Officials asked to attend open meetings training
By AMY BICKEL
Special to the Telegram
(MCT) — The Kiowa County Attorney is asking the Mullinville mayor, city clerk and council, as well as the council's city attorney, to go to school.
County Attorney Scott James said he sent Mayor Andy Kimble, City Clerk Susan Clayton, four council members and City Attorney Janice Jorns a letter requesting them to go to school to learn more about the Kansas Open Meetings Act after an investigation by him revealed the board violated the law.
James said the council unlawfully fired newly elected council member Rob Roberts from his job as the city's full-time public works position last month because they did so in closed session.
"There was a violation," James said of Roberts' firing. "I would describe it as a technical violation ... there were heated tempers in the room and protocol flew out the window for a second, people left and didn't remember."
The training must be put on by either the League of Kansas Municipalities, the Kansas Association of Counties, the Kansas Attorney General or another institution mutually agreed upon by all parties. The class must be completed by Dec. 31.
Roberts, 68, had been working for Mullinville for about six months. On April 2, he was one of five elected to the Mullinville City Council, beating out incumbent Jary Boehme for the fifth and final seat, 27 to 21.
However, according to the Kansas League of Municipalities, Kansas prohibits city council members from holding jobs with the city in which they are serving.
On Feb. 13, after Roberts filed to be on the ballot, he received a letter from Jorns, who first told him of the potential conflict. She noted being a full-time city employee didn't prohibit him from running, but added she thought he needed to resign if he wanted to take the seat if elected.
He received another letter from Jorns on April 4 — two days after the election. That letter didn't address Roberts' job performance and instead Jorns reiterated her concerns about the conflict of being a city employee and serving as council member. She told him there would be a special council meeting April 8 so the city council could discuss "personnel matters" and that he would be sworn in at the regular April 15 meeting.
Roberts said in April that he thought the special meeting had to do with him complying with law after being elected to the post — not his job performance. Roberts said he wanted the chance to resign from the post, but never got the opportunity.
Roberts filed a complaint in Kiowa County District Court on April 16, a day after he was sworn onto the council, saying the council took binding action and fired him in executive session during the April 8 special meeting.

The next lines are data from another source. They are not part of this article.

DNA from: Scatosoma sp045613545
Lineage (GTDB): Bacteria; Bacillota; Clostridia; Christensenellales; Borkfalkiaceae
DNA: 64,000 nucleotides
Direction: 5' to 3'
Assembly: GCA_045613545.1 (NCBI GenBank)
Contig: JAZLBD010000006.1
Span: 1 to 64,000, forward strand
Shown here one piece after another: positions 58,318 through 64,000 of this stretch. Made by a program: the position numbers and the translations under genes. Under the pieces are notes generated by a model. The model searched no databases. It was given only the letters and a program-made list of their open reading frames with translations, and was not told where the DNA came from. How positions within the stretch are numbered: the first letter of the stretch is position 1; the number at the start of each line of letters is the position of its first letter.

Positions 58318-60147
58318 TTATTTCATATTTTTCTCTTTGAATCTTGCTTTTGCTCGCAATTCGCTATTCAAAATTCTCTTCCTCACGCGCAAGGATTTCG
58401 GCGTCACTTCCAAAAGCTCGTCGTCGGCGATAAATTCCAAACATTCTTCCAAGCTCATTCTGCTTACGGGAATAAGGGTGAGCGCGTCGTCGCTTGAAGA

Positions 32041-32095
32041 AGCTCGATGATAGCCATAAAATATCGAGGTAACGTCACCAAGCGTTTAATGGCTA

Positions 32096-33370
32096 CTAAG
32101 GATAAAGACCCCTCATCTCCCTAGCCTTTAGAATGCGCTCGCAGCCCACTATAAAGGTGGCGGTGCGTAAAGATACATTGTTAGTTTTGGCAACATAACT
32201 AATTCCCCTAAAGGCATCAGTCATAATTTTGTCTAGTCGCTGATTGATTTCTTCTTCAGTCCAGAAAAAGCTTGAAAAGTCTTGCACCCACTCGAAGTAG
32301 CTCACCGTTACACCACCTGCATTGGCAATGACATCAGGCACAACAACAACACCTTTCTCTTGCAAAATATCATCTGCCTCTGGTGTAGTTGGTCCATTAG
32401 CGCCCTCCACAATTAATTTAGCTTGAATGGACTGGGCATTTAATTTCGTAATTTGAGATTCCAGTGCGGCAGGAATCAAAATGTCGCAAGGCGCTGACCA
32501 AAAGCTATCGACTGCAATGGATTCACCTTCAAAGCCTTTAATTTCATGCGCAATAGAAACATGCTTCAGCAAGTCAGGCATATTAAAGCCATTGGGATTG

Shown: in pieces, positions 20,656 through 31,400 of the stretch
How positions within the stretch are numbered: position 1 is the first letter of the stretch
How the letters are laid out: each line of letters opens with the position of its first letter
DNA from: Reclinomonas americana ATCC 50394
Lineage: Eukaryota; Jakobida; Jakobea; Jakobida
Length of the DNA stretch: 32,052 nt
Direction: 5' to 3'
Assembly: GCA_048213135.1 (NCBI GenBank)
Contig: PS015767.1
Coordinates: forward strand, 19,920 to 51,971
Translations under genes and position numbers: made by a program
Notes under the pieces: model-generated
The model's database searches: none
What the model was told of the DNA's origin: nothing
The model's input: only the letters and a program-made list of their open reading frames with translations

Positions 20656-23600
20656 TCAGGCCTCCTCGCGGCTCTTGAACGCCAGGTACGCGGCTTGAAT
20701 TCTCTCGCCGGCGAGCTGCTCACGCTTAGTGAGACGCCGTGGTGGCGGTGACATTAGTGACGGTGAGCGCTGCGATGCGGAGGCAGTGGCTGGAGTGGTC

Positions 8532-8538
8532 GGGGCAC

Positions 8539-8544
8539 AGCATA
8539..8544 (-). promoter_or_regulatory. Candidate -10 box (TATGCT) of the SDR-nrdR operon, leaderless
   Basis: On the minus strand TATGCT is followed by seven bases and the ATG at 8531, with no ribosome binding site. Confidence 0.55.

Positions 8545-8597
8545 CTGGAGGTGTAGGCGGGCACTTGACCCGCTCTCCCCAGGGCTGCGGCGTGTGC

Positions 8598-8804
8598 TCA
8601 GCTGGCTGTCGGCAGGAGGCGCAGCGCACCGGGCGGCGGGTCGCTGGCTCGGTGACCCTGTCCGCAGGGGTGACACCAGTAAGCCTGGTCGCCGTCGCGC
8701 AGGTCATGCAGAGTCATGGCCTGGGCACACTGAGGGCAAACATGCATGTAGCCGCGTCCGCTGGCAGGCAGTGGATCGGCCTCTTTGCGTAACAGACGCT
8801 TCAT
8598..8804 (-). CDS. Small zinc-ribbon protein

According to Roberts, the council went into executive session with Jorns. Eventually, they called Roberts into the private meeting to tell him of his termination. Later, the council reconvened back into public session and adjourned the meeting.
Minutes of the meeting confirm the council in its public meeting took no action. In a letter to Roberts from Mayor Kimble dated April 8, Roberts was fired for "failure to adequately perform the duties for the City of Mullinville" as he was assigned.
According to the Kansas Attorney General's Office, the Kansas Open Meetings Act allows a board to come to a consensus during executive session, but no binding action may be taken. Such action must occur in an open meeting.
A breach in the act can result in a $500 fine for each violation, and it could lead to a recall of council members.
However, James said, he pored over the council's minutes since October and didn't find any other violations or a pattern of misconduct.
Because of this, in lieu of fines, he is requesting the mayor, council and the city attorney attend a Kansas Open Meetings Act school in the next year. Also in the letter he sent, James suggested the council start documenting the reason they go into executive session, something they hadn't been doing. Simply stating "legal matters" does not adequately convey the subject," he said.
He sent a letter to members Wednesday and is waiting to see if the council accepts the offer.
He said he wasn't going to require Roberts to attend, but said he thought the whole council should go.
"I put in the letter that it's kind of unusual because he is the complainant and he is also on the council," James said.
James said in the letter that the council has until May 31 to sign and return the agreement.
Roberts said he was still awaiting James' letter, adding if the council accepts James' conditions, he might attend the school with them.
"It wouldn't hurt a thing to learn a little more about it," he said of the open meetings law.
Roberts expected action on the issue to take place in open session Monday night.
Also on the agenda is an executive session regarding non-elected personnel.